Mardi Gras: A Lesson in Tradition

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It is that time of year, where stores have bright colors on display and masks available everywhere for parties. Tis’ the season of Mardi Gras, otherwise translated into English as Fat Tuesday. It is the season where before the religious season of Lent begins, people everywhere celebrate before the need to fast the next day, Ash Wednesday, if your into that sort of thing. However, while Mardi Gras is celebrated everywhere the center of all celebration is the city of New Orleans.

Mardi Gras originally came over from Paris to North America as early as 1699. This was when explorer Iberville and his men explored the Mississippi River from the Gulf of Mexico. They set up a spot 60 miles south of the location we know as New Orleans today, Iberville and his men, thus knowing that the day was March 3, set up the locations as Pont du Mardi Gras.

However, Mardi Gras predates the French as it was a holiday that originally started out in pagan traditions. When the Christians eventually rose to power, they saw that they could not keep the pagan traditions away from the people eventually made them more Christian, and turned that season into one that preludes the Christian season of Lent.

In the late 1700s, balls and fetes were held throughout New Orleans during this season, although during French rule during this season, the tradition of masked balls flourished, although it was later banned by the Spanish who ruled later. After New Orleans became an American city in 1823, and four years after that street masking was allowed.

In the 1837, a group of revelers walked down a street in costume and became the first document parade, but after a bunch of violent behavior had the press calling for an end to Mardi Gras. Later on groups called krewes were formed which helped to reign in some of the wildness of the season. The first of these krewes was a group called Comus.

Fast forward many years, by the time the 50s rolled around there were many cases of Mardi Gras being cancelled due to wars overseas. By the 60s, tourist commissions were trying to tell hippies that the term Greatest Free Show on Earth was not to be taken literally and were worried that the group called Hell’s Angels, a dangerous motorcycle gang would try to crash Mardi Gras. Thankfully nothing happened.

According to New Orleans Official Guide, “Thinking that the group’s antics were undignified, portions of the black community put pressure on Zulu. [This was the group that was infamous in New Orleans for their king wearing a “lard can” crown and holding a banana stalk scepter, according to the history of the group.] The king resigned and the 1961 parade was almost canceled.” The group thrived and with it the main spot of the 1969 season. Over the years so many different things happened since then with finally in 1992, the New Orleans government stepping in and having all parading krewes have open membership with Comos, and two other krewes protesting the law and with a krewe called Rex allowing membership to blacks.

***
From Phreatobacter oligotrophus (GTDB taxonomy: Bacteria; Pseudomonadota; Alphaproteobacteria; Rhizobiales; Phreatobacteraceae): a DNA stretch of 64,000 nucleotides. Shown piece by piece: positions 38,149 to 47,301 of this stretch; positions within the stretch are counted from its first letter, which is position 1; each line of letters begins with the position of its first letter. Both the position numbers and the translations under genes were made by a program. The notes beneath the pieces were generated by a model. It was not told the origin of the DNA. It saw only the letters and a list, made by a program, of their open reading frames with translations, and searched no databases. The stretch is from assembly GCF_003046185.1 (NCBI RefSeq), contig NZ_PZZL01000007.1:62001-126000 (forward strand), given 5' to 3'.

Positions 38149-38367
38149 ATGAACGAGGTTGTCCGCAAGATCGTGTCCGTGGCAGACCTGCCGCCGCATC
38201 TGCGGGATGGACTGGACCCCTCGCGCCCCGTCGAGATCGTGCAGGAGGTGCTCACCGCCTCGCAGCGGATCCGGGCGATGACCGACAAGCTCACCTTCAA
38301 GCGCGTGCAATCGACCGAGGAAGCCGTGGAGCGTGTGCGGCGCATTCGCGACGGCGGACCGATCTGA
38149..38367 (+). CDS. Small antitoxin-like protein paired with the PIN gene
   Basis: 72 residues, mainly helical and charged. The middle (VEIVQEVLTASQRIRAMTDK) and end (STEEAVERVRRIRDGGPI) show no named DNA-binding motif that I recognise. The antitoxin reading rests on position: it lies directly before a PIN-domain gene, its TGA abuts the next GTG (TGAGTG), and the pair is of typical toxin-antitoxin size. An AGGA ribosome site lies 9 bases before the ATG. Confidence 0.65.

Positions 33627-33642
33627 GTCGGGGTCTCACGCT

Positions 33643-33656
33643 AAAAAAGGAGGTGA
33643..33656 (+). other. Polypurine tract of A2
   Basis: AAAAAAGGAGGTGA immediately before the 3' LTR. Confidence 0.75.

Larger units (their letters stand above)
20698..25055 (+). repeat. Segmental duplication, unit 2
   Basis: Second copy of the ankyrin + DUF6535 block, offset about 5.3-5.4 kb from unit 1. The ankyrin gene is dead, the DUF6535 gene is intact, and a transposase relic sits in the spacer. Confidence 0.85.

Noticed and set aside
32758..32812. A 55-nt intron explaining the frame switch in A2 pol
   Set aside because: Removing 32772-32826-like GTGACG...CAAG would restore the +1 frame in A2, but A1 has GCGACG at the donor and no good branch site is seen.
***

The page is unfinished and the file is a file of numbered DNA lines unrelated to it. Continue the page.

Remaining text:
Since this time Mardi Gras as become synonymous for a time to party yet it does not have to be all about the parties. It is a time for celebration and with that celebration comes a time for celebrating before the next day.

According to history.com, “Traditionally, in the days leading up to Lent, merrymakers would binge on all the meat, eggs, milk and cheese that remained in their homes, preparing for several weeks of eating only fish and fasting.” This is a tradition that is still somewhat alive today.

Along with the food, there is a traditional King Cake that is served that goes back to traditions in the Middle Ages in France. A tradition was then formed besides giving gifts to children to have this cake that has taken many forms over the years. Tradition has it that a plastic baby is hidden somewhere in the cake. The tradition is that whoever finds the figurine is responsible for getting next year’s cake.

Another tradition is the bead throwing, when the Russian Grand Duke Alexis visited New Orleans in 1872, the newly formed krewe called Rex chose the colors that the krewe members would throw during their parade to parade revelers. According to History.com, “Later, they assigned meaning to each color: purple stood for justice, green for faith and gold for power. The idea was to toss the beads to those in the crowd who exhibited these traits; the people who caught them were said to get good luck for the coming year.”

A famous tradition during Mardi Gras are those of the Zulu coconuts. After hosting its first parade in 1909, the krewe the next year threw coconuts to the crowd. Originally the coconuts were left brown and hairy but over the years were painted and covered in glitter. Nowadays, these coconuts are handed to members of the crowd rather than thrown in order to avoid lawsuits and injuries.

As can be seen, Mardi Gras and the entirety of the Carnival season is filled with numerous traditions and histories that are not enough to be summed up in this blog post. Mardi Gras is a time of celebration before we bounce into a somber time during the Christian season of  Lent.  We hope you have a great time and happy Mardi Gras!

Author: Courtney Swessinger

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